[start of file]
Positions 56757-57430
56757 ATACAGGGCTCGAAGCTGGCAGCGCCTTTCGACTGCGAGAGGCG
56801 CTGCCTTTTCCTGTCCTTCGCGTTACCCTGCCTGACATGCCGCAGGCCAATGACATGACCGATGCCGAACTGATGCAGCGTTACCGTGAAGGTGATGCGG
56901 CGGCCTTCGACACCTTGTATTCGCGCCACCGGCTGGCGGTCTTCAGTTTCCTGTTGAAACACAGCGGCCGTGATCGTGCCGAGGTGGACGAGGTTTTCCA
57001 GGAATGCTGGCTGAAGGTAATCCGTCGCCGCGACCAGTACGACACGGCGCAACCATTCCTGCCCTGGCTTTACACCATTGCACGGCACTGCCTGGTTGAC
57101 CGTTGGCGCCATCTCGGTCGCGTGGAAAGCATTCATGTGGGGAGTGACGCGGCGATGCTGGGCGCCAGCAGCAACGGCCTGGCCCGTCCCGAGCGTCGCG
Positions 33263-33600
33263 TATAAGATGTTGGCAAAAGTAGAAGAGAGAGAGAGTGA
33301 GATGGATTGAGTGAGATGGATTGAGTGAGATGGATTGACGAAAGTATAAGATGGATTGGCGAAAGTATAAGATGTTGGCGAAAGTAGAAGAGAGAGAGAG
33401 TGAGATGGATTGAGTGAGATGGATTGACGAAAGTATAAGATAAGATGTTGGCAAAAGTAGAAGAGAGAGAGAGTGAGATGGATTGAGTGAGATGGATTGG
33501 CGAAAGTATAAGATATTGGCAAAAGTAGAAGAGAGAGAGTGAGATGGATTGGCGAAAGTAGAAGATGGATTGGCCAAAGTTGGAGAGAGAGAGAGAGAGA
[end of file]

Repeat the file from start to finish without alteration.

Positions 56757-57430
56757 ATACAGGGCTCGAAGCTGGCAGCGCCTTTCGACTGCGAGAGGCG
56801 CTGCCTTTTCCTGTCCTTCGCGTTACCCTGCCTGACATGCCGCAGGCCAATGACATGACCGATGCCGAACTGATGCAGCGTTACCGTGAAGGTGATGCGG
56901 CGGCCTTCGACACCTTGTATTCGCGCCACCGGCTGGCGGTCTTCAGTTTCCTGTTGAAACACAGCGGCCGTGATCGTGCCGAGGTGGACGAGGTTTTCCA
57001 GGAATGCTGGCTGAAGGTAATCCGTCGCCGCGACCAGTACGACACGGCGCAACCATTCCTGCCCTGGCTTTACACCATTGCACGGCACTGCCTGGTTGAC
57101 CGTTGGCGCCATCTCGGTCGCGTGGAAAGCATTCATGTGGGGAGTGACGCGGCGATGCTGGGCGCCAGCAGCAACGGCCTGGCCCGTCCCGAGCGTCGCG
Positions 33263-33600
33263 TATAAGATGTTGGCAAAAGTAGAAGAGAGAGAGAGTGA
33301 GATGGATTGAGTGAGATGGATTGAGTGAGATGGATTGACGAAAGTATAAGATGGATTGGCGAAAGTATAAGATGTTGGCGAAAGTAGAAGAGAGAGAGAG
33401 TGAGATGGATTGAGTGAGATGGATTGACGAAAGTATAAGATAAGATGTTGGCAAAAGTAGAAGAGAGAGAGAGTGAGATGGATTGAGTGAGATGGATTGG
33501 CGAAAGTATAAGATATTGGCAAAAGTAGAAGAGAGAGAGTGAGATGGATTGGCGAAAGTAGAAGATGGATTGGCCAAAGTTGGAGAGAGAGAGAGAGAGA